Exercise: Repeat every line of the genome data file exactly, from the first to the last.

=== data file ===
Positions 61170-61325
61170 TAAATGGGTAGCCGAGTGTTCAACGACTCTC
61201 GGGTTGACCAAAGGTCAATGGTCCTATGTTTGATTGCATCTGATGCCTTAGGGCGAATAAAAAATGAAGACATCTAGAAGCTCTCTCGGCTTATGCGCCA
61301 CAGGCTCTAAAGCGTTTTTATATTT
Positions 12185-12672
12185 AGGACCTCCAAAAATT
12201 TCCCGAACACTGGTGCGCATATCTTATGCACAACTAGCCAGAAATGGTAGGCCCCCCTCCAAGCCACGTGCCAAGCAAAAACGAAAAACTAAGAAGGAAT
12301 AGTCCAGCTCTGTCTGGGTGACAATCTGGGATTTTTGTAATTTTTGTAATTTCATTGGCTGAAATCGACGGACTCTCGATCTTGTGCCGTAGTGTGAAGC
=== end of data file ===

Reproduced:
Positions 61170-61325
61170 TAAATGGGTAGCCGAGTGTTCAACGACTCTC
61201 GGGTTGACCAAAGGTCAATGGTCCTATGTTTGATTGCATCTGATGCCTTAGGGCGAATAAAAAATGAAGACATCTAGAAGCTCTCTCGGCTTATGCGCCA
61301 CAGGCTCTAAAGCGTTTTTATATTT
Positions 12185-12672
12185 AGGACCTCCAAAAATT
12201 TCCCGAACACTGGTGCGCATATCTTATGCACAACTAGCCAGAAATGGTAGGCCCCCCTCCAAGCCACGTGCCAAGCAAAAACGAAAAACTAAGAAGGAAT
12301 AGTCCAGCTCTGTCTGGGTGACAATCTGGGATTTTTGTAATTTTTGTAATTTCATTGGCTGAAATCGACGGACTCTCGATCTTGTGCCGTAGTGTGAAGC